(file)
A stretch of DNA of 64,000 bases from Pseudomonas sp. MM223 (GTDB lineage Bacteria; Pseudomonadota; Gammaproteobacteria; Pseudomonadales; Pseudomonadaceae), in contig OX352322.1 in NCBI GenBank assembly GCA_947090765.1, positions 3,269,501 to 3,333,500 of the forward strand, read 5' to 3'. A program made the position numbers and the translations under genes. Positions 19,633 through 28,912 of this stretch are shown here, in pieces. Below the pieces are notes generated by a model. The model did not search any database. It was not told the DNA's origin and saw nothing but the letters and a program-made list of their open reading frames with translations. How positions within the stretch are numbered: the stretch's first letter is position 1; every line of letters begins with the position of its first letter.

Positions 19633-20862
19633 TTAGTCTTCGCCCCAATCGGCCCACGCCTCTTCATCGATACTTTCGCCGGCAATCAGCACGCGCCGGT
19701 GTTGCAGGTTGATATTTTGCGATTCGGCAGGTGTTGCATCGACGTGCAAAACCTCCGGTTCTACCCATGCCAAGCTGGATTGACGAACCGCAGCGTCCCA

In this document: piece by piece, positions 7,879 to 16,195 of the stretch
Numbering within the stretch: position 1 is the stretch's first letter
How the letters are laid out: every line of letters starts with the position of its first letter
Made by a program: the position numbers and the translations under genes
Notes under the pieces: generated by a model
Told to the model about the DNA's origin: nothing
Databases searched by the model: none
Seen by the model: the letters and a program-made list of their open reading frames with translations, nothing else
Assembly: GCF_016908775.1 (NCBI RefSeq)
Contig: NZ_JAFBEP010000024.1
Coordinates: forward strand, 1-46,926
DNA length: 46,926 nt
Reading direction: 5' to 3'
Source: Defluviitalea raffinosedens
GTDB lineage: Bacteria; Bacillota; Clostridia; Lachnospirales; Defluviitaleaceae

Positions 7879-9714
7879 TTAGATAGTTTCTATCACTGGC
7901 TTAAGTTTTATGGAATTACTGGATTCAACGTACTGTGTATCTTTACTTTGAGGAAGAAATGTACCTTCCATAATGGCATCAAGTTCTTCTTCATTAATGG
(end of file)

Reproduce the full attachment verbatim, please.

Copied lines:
A stretch of DNA of 64,000 bases from Pseudomonas sp. MM223 (GTDB lineage Bacteria; Pseudomonadota; Gammaproteobacteria; Pseudomonadales; Pseudomonadaceae), in contig OX352322.1 in NCBI GenBank assembly GCA_947090765.1, positions 3,269,501 to 3,333,500 of the forward strand, read 5' to 3'. A program made the position numbers and the translations under genes. Positions 19,633 through 28,912 of this stretch are shown here, in pieces. Below the pieces are notes generated by a model. The model did not search any database. It was not told the DNA's origin and saw nothing but the letters and a program-made list of their open reading frames with translations. How positions within the stretch are numbered: the stretch's first letter is position 1; every line of letters begins with the position of its first letter.

Positions 19633-20862
19633 TTAGTCTTCGCCCCAATCGGCCCACGCCTCTTCATCGATACTTTCGCCGGCAATCAGCACGCGCCGGT
19701 GTTGCAGGTTGATATTTTGCGATTCGGCAGGTGTTGCATCGACGTGCAAAACCTCCGGTTCTACCCATGCCAAGCTGGATTGACGAACCGCAGCGTCCCA

In this document: piece by piece, positions 7,879 to 16,195 of the stretch
Numbering within the stretch: position 1 is the stretch's first letter
How the letters are laid out: every line of letters starts with the position of its first letter
Made by a program: the position numbers and the translations under genes
Notes under the pieces: generated by a model
Told to the model about the DNA's origin: nothing
Databases searched by the model: none
Seen by the model: the letters and a program-made list of their open reading frames with translations, nothing else
Assembly: GCF_016908775.1 (NCBI RefSeq)
Contig: NZ_JAFBEP010000024.1
Coordinates: forward strand, 1-46,926
DNA length: 46,926 nt
Reading direction: 5' to 3'
Source: Defluviitalea raffinosedens
GTDB lineage: Bacteria; Bacillota; Clostridia; Lachnospirales; Defluviitaleaceae

Positions 7879-9714
7879 TTAGATAGTTTCTATCACTGGC
7901 TTAAGTTTTATGGAATTACTGGATTCAACGTACTGTGTATCTTTACTTTGAGGAAGAAATGTACCTTCCATAATGGCATCAAGTTCTTCTTCATTAATGG